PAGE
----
The following day, Jacob and I headed to the Toledo NewsGuild office to reconvene with the Blade staff. I know it’s challenging to get people to participate in union actions, especially on gorgeous weekend days, so I didn’t know what to expect.
It was sunny and in the high 60s. I spent the morning walking along the Maumee River and enjoying the public art in Promenade Park, and I figured many Toledoans would want to do something similar.
But all of a sudden, nine Toledo Blade staff members led by Lillian came marching around the corner, ready to canvass with us.
We split up into four teams and spread out around the city. Sarah, Vincent Lucarelli, a reporter on the Blade’s local news desk and the secretary of the Toledo NewsGuild, and I walked to the city center, where we fastened so many Allan Block “Wanted” posters that we ran out of tape.
Some businesses allowed us to tack the posters to their community bulletin boards. Others took strike solidarity yard signs to display in their windows. An electrical worker who saw our materials stopped us on the street to ask about the strike and whether he could take a yard sign. We gave him two because he had a friend who he thought would want one. A bartender at Downtown Johnny’s who described Allan Block in a way that shouldn’t be published in a family strike “newspaper” such as the Union Progress took a yard sign for herself, saying she lives on a busy street.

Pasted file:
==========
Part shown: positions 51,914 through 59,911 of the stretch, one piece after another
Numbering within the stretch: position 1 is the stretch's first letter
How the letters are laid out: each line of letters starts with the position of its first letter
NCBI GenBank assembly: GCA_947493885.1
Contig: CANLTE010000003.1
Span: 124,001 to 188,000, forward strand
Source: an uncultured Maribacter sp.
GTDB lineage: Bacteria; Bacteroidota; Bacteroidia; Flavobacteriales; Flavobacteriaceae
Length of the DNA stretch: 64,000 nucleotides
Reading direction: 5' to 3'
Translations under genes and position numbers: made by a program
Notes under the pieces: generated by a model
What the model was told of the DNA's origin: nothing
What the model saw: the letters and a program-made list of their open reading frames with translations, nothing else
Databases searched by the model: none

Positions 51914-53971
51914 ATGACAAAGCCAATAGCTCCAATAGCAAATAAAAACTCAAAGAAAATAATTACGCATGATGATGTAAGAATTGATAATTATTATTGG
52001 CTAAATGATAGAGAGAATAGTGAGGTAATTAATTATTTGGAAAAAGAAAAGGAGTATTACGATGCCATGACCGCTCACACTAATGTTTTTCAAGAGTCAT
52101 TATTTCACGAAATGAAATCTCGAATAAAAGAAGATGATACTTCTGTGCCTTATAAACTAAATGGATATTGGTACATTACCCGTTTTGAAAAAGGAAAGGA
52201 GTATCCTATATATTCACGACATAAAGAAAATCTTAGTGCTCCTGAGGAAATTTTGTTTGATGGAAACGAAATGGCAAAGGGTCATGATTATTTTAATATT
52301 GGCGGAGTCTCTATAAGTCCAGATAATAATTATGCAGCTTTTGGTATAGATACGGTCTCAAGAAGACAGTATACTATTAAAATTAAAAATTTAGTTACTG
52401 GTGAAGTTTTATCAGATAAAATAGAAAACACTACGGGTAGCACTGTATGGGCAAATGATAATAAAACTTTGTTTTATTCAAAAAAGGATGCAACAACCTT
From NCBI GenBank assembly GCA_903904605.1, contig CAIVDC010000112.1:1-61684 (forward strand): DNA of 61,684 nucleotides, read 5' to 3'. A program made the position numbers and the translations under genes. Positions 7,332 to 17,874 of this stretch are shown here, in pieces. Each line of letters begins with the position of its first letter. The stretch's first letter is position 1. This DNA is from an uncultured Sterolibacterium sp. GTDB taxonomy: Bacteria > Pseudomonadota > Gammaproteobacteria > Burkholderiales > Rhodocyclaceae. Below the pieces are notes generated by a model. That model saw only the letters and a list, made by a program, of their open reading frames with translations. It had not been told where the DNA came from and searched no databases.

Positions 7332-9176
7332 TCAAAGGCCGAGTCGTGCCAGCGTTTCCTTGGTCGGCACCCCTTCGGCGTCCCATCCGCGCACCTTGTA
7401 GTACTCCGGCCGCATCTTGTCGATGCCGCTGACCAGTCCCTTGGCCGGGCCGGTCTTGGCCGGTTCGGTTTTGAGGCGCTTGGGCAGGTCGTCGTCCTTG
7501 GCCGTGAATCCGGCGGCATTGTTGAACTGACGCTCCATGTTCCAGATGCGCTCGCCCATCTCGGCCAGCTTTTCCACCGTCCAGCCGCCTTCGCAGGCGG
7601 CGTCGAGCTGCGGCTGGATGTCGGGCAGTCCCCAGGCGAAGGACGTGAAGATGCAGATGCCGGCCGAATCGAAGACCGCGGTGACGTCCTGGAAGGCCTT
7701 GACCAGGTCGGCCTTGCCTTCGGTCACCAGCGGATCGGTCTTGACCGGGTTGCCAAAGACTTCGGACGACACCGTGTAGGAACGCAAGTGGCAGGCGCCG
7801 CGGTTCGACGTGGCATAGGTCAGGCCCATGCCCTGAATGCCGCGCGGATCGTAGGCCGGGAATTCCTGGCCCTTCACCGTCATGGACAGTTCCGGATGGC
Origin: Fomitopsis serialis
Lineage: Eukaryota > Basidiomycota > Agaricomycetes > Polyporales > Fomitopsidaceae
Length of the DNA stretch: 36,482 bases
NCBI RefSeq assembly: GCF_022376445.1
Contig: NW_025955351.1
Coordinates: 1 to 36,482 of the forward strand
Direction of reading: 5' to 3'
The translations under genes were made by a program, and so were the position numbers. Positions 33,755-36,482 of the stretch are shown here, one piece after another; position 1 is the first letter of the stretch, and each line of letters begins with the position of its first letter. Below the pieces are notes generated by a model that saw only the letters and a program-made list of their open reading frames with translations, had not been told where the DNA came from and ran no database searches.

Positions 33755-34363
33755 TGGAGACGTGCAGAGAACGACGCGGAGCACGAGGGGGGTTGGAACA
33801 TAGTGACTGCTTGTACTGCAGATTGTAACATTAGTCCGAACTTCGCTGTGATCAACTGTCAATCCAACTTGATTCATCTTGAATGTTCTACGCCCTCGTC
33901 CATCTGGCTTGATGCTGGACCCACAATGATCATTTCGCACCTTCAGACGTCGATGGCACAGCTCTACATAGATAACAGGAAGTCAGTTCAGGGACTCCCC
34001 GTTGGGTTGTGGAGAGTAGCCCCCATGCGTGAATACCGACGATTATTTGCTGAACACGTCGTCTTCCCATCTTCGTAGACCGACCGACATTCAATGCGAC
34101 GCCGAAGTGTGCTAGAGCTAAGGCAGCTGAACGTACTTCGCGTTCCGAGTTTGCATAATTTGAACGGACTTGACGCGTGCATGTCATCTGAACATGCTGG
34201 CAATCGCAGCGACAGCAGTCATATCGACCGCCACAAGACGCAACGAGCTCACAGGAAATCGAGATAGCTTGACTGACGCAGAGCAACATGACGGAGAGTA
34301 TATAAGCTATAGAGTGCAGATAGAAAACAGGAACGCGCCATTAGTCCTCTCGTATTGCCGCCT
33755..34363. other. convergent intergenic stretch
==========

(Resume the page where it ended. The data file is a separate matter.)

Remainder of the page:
After a couple of hours, everyone met back up at the guild office for a debriefing. We talked about what happened, what we could do better next time, and why it’s necessary for all of us — Pittsburgh and Toledo guild members — to move forward together.
“This is functionally one fight,” Jacob said.
“Your fates are linked,” Lou added. “What you’ve done, this is the start of something important.”
I thanked the Toledo NewsGuild members deeply. They could have done anything they wanted on this beautiful Saturday, and they chose to help people they barely knew in a far-off town inch closer to justice. That’s solidarity. It brought a tear to my eye.